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Infant Choking/CPR Guidelines

March 18, 2017

Even the most diligent parents cannot always avoid accidents. Babies are curious by nature, and any small objects they find could likely end up in their mouth.  At Owlet, we care deeply about the safety of babies everywhere. And although we all hope we will never be faced with a life-threatening situation involving our babies, it is important to be aware of potentially dangerous situations common to babies and to know how to react in those situations.

This post is intended to provide you with the basic skills pertaining to infant choking and CPR. However we recommend looking up a Child and Baby CPR class near you for comprehensive instruction and training in life-saving skills. The American Red Cross offers these classes frequently and they only last a few hours, but the information you will learn is priceless. You can look up a class near you by following this link.

Infant Choking

If you notice the baby is unable to cry or make a sound, or is coughing weakly, follow these steps as outlined by the American Red Cross:

  • Check the scene: make sure it is safe to proceed.
  • Check the infant and send someone to call 9-1-1 immediately
  • If the infant is able to cough, encourage him/her to continue coughing.
  • If the infant cannot cough, cry or breathe, position the baby so that he/she is face down on your forearm, then brace that forearm on your thigh for support and so that the baby’s head is beneath his/her chest.
  • Secure the baby’s head and neck by holding the jaw between your thumb and forefinger
  • Give 5 back blows between the shoulder blades with the heel of your hand
  • If this does not dislodge the item, carefully turn the baby face-up on your forearm, again positioned against your thigh so that his/her head is lower than the chest
  • Give 5 chest thrusts using the pads of 2 or 3 fingers, pushing straight down about 1-1/2 inches.
  • Continue alternating between 5 back blows and 5 chest thrusts until the item becomes dislodged, the infant can breathe or cough, or the baby becomes unconscious
  • If the baby becomes unconscious, carefully place the baby on the ground and begin CPR

Note: Open the baby’s mouth to check for visibility of the blockage, but ONLY insert your fingers into the baby’s mouth if the blockage is visible to prevent pushing the blockage deeper.

Infant CPR

If a baby is unconscious, unresponsive, or shows no signs of life, then CPR should be administered.  CPR stands for “cardiopulmonary resuscitation.” The purpose is to revive the infant and/or maintain the flow of oxygenated blood to the brain and vital organs to prevent permanent damage or death.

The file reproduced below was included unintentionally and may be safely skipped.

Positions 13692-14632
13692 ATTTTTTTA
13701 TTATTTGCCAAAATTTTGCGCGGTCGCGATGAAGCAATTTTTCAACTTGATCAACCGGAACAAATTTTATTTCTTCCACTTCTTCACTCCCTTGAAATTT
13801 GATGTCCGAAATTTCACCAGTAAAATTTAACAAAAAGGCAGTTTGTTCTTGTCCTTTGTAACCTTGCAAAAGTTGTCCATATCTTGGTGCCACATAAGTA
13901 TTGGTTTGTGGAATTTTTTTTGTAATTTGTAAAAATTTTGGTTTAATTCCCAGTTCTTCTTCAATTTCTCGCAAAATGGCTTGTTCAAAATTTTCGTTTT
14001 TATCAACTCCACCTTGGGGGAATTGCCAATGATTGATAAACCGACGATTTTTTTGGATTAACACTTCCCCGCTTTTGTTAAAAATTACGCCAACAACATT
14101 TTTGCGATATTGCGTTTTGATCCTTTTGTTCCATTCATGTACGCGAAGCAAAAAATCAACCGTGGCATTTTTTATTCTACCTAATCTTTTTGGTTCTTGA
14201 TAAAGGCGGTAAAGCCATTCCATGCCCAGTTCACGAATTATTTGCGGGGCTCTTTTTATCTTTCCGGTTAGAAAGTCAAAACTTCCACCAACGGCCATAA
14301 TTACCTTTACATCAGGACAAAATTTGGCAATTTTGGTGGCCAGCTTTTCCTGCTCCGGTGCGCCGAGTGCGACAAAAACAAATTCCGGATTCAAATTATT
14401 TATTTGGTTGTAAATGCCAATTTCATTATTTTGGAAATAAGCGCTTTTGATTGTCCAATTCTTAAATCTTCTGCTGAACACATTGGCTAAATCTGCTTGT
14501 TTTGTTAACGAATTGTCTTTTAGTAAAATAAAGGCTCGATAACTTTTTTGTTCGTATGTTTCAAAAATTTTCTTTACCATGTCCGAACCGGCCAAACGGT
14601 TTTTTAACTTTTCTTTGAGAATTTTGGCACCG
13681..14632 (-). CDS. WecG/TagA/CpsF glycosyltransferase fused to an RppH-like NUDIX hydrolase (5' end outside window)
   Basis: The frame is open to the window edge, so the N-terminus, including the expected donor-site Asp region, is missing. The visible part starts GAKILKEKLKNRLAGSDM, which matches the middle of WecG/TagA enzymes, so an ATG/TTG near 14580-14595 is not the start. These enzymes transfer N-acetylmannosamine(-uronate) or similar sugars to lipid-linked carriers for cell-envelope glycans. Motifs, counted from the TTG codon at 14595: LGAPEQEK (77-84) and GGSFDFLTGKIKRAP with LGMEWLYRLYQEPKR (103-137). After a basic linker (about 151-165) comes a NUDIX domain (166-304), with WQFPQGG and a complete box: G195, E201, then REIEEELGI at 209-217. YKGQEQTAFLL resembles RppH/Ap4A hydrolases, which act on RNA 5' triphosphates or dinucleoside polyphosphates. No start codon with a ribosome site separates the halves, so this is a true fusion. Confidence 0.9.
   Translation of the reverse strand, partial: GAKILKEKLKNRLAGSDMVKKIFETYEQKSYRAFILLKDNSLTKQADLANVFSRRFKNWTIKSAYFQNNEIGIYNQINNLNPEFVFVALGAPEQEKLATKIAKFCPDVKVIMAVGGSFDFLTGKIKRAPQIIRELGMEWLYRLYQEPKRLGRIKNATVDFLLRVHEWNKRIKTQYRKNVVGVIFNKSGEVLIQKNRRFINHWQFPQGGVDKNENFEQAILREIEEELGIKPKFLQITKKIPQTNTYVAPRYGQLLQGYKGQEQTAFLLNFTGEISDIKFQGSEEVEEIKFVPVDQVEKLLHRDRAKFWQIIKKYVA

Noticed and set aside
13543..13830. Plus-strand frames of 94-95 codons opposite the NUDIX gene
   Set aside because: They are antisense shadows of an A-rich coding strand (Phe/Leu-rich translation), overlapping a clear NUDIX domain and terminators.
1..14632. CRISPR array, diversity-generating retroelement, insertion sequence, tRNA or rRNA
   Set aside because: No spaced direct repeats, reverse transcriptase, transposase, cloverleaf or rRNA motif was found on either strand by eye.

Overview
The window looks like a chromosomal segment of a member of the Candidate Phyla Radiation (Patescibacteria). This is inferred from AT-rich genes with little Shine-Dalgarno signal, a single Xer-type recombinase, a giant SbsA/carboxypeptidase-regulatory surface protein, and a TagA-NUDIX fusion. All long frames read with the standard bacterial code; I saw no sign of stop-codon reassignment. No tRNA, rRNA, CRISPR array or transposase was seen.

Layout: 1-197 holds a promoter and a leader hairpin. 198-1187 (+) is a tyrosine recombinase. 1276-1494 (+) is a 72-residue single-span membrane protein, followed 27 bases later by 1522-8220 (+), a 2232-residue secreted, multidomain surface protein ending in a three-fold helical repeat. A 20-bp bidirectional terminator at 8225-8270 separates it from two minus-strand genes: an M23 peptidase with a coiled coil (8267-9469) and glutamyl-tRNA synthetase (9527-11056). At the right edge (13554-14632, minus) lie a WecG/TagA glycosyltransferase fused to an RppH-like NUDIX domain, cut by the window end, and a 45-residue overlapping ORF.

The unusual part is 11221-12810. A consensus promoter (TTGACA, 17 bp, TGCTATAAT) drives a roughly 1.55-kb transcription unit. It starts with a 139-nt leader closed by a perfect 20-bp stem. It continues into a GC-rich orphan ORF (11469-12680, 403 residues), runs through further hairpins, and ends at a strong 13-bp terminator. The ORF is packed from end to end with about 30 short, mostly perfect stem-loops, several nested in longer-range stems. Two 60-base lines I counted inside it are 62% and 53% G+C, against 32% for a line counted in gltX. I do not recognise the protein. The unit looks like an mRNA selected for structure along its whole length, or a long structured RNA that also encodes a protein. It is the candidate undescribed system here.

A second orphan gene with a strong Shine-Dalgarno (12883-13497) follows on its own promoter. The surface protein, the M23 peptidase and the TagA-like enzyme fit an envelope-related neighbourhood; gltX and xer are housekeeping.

CPR consists of chest compressions and rescue breaths, performed alternately.

Here are the steps for performing infant CPR as outlined by the American Red Cross:

  • Check the scene, and make sure it’s safe to proceed.
  • Check for responsiveness in the infant by flicking the bottom of their foot.
  • Instruct someone to call 9-1-1 or, after providing 2 minutes of CPR, call yourself.
  • Lay the child on his/her back and open the airway by tilting the head back slightly and lifting the chin.
  • Listen carefully for breathing, but for no longer than 10 seconds.
    • Note: Infants have periodic breathing, so an irregular breathing pattern should be considered normal.
  • Provide 2 rescue breaths by making a complete seal over the infant’s nose and mouth with your mouth, blowing for one second to make sure the chest rises, and then providing 2 rescue breaths.
  • Perform 2 chest compressions after the rescue breaths.
  • Complete the chest compressions by kneeling next to the infant, and place 2 fingers in the center of the chest just below the nipple line, with the other hand stabilizing the infant’s forehead. Deliver 30 quick compressions. The chest should be compressed about 1-1/2 inches.
  • Continue alternating between rescue breaths and chest compressions until you see signs of revival, an AED is available to use, an EMS or trained responder can take over, you’re too exhausted or it is unsafe to continue.

Sources:

http://www.redcross.org/take-a-class/cpr/perfoming-cpr/child-baby-cpr

http://www.redcross.org/images/MEDIA_CustomProductCatalog/m4440138_Babysitting_Emergency_Reference_Guide.pdf

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Author Info

Avatar for Angela Silva

Angela Silva

Angela graduated with her B.S. in Exercise and Wellness and is a NASM certified personal trainer who specializes in postpartum fitness and recovery. She enjoys writing, cracking jokes, and spending time with her family, preferably while fishing. She shares many of her life adventures on Instagram as @angelagrams

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